Black Cat Folklore

Anyone who has owned a black cat knows they are furry little deities demanding love attention on their terms only. How did such sweet and endearing little creatures become a bad omen in western folklore?

Cats of every colour were revered as gods in ancient Egypt. Family cats were treated with much love and adoration and were adorned with jewelry, fancy collars and even earrings. When a cat passed away the entire family would go into mourning and hold an extravagant ceremony to send the beloved kitty on its journey to the other side. It sounds to us like the Egyptians knew the true worth of a pussy cat.

Moving forward in time to the middle ages in England cats took on a darker side and began to be associated with witches and witchcraft. Witches were accused of being able to transform into or possess black cats and use them to spy on people and create havoc around villages. Settlers to the United States took these superstitions with them and continued to associated black cats with evil. It became a common belief that if a black cat wandered onto your ship and then left it meant that the vessel was doomed to disaster on its next voyage.

Other folklore associated with Black Cats

Around the 1940’s Americans began to associate black cats with Halloween. It is said to be good luck to have an image of a black cat on your door and it may even scare away evil spirits.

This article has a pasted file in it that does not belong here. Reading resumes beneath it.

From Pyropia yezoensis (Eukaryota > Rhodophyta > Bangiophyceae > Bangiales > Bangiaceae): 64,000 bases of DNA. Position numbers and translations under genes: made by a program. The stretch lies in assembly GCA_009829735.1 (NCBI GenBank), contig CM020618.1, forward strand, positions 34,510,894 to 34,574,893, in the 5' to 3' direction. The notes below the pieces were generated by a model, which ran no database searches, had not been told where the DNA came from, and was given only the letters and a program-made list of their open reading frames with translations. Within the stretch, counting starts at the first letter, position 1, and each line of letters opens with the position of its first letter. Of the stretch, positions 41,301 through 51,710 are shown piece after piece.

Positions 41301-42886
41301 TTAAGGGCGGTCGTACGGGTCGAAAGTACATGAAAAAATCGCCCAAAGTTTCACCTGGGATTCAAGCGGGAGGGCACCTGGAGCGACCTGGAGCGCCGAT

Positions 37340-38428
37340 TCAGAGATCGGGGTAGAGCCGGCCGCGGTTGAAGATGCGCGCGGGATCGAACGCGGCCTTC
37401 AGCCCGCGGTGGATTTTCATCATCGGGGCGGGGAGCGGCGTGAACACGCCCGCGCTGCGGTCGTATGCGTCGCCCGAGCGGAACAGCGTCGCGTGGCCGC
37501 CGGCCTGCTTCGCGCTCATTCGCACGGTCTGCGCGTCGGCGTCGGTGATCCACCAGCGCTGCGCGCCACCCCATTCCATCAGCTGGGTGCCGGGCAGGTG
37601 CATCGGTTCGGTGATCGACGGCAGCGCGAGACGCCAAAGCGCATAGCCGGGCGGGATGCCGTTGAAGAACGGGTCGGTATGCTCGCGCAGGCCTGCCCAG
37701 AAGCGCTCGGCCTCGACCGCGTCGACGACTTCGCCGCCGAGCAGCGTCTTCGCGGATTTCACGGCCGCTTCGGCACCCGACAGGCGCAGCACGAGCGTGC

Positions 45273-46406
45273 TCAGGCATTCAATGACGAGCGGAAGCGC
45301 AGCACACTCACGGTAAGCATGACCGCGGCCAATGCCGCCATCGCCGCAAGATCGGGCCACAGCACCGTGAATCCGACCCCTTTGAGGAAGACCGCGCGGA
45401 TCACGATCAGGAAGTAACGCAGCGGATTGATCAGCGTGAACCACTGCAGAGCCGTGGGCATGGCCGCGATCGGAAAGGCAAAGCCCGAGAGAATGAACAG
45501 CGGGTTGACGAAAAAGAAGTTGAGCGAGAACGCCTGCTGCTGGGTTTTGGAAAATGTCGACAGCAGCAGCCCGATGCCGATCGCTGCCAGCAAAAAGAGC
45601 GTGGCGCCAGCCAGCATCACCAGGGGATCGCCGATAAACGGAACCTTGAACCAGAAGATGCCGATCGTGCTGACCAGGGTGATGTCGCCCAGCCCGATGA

In Italy if a black cat jumps up on the bed of a person who is ill they will pass away from that illness.

In Scotland if a black cat enters a wake or a funeral someone else in the family will die soon.

In Norse mythology the goddess Freya drove a chariot pulled by two black cats.

In ancient Egypt a Roman soldier killed a black cat and was subsequently murdered by a mob of locals.

In Appalachian folklore it is said that if you have a stye on your eye if you rub the tail of a black cat on it it will disappear.

If you find a single white hair on your otherwise fully black cat it is considered good luck.

In some English folklore if a black cat crosses your path it means you will have good luck. Others claim the same event will bring bad luck.

In the UK if a strange black cat appears at your doorstep it will bring you good luck.

In Ireland a black cat with a white tuft on its chest called the Cat Síth will walk across graves in a cemetery and attempt to steal the souls of those buried there.

It seems folklore is a mixed bag on whether black cats are a good omen or a bad one. Our black cats have brought us nothing but love and happiness so we think they must be a good one.

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